After the wonder of la cosecha, came the magic of cooking, Abuela’s domain. She soaked the rice for quite a while and then washed it thoroughly. Later, in a series of quick motions, she’d put it in a pot, with water, olive oil and salt. No measuring cups, only the muscle memory her hands inherited from her mother and her mother from her mother before her and so on. After all the ingredients were in, she’d disappear for a moment and return with a leaf from the plantain tree, wash it, and put it on the rice before covering it. At this point, kid me was either watching TV or reading when suddenly Abuela called me to the table to eat fresh arroz con gandules. I’d help with the dishes and that was that: Barriga llena, corazón contento.

When Abuela cooks and overfeeds me, when she teaches me things without saying a word, I know she is telling me she loves me in the ways she knows how.

CREDIT: Stephanie N. Stoddard Cortés

I feel it with every bite, every motion in the kitchen she slows down so that I catch it, the dollar she sneaks into my hand “pa que te compares un dulce”.

In a way it is hard to write about her. Like visiting her these past few years, it feels like I am saying goodbye, that she is dancing on that fine line we are thrust upon the moment we are born, and her physical body will one day—a day a lot closer to this one than I would like to admit or think about— vanish from the chair in la marquesina where we used to peel gandules together. Abuela is the pillar of my family: her house is the center that holds, a beating heart with rooms as ventricles, and the blood as us—as her, coming and going and coming and going. Going. This too might be a love letter to her, mi Abuela Natalia. La corazón de niña y mano santa.

Somehow, I always come back to her hands: their weight on my shoulder; tucking her short hair behind her ears; holding and praying the rosary; her small wave as she waits by the front door after we’ve left until she can’t see us waving back or mami’s car anymore. It’s always the details with Abuela. Growing up, at some point, I stopped being verbally affectionate towards my father and mother. I stopped saying the “te quiero” that marked, or at least in my imagination marked, getting out of the car and into school. But now that I think about it, Abuela taught me that sometimes you don’t have to say it if it’s too hard. Your hands speak for you too. Hands can be gentle, nourishing, loving–and they can hurt too (she knows this well). And so for all the drama that comes with being a teenager, for all the despair and isolation that comes from growing up in a dysfunctional home, I still went to tennis practice with Papi and gripped my racket, one of the most important things to him. I still baked Mami brownies or cake whenever she wanted something sweet. I still woke my sister up in the middle of the night because I’d had a nightmare but pretended it was “ants on my bed again”, only to squeeze together in a twin bed, all lanky arms and legs bumping together. Not to mention how important my connection with nature is, which I inherited from Abuela and our jíbara roots.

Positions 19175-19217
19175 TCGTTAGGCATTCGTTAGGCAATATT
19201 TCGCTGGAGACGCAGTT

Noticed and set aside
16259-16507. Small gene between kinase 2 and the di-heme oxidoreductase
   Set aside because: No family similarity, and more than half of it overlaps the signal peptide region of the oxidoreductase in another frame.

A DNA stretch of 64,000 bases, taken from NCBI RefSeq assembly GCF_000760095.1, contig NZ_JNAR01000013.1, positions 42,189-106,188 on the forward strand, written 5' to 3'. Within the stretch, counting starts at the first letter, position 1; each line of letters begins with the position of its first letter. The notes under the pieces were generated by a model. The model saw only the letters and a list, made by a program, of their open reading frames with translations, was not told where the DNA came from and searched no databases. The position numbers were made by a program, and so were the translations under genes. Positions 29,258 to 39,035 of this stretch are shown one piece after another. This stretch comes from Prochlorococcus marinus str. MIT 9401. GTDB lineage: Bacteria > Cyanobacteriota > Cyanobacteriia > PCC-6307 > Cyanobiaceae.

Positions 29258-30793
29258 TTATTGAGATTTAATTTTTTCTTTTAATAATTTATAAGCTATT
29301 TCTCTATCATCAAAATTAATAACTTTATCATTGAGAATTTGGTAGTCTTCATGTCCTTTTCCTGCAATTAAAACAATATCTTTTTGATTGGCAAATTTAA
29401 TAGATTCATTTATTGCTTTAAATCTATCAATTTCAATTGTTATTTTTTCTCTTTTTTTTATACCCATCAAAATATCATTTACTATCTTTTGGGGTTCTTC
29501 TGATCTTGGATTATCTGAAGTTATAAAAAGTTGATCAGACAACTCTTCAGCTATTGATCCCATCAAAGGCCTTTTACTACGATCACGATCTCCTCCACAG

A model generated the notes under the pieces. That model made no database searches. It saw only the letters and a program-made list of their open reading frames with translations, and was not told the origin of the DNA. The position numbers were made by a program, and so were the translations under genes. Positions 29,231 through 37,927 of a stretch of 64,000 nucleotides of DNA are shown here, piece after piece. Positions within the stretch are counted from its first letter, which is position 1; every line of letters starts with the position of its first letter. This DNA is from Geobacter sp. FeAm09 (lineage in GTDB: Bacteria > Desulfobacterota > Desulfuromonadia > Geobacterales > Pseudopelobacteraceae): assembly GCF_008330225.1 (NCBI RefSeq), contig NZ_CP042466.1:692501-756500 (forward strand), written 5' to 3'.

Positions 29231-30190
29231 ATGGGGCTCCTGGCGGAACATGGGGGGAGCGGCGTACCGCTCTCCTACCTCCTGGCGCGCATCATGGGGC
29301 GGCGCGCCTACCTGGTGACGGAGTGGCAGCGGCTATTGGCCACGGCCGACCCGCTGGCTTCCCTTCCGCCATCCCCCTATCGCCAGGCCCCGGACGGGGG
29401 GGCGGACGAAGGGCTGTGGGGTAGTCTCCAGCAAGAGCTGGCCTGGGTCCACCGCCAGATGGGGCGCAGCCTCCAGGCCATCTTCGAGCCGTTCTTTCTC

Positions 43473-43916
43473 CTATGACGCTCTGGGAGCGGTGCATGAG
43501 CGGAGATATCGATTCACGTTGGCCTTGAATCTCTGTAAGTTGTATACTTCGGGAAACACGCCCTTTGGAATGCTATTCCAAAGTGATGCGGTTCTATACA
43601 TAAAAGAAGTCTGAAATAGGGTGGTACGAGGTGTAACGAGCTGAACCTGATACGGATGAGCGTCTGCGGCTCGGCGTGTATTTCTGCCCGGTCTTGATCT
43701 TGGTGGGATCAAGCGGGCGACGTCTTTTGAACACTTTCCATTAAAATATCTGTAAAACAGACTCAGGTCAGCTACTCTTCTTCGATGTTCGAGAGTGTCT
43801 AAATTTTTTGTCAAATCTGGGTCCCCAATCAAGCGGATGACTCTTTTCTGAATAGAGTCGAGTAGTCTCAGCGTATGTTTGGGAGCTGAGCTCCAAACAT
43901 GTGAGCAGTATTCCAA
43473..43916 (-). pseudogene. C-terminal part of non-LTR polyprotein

I don’t know if Abuela knows she is a Ceiba tree, that her roots are so big and long and strong they transcend space and time; that she taught me so many things without having to utter a word or go to school. The next time I see her I will tell her: Abuela, I love your hands and I know your hands love me.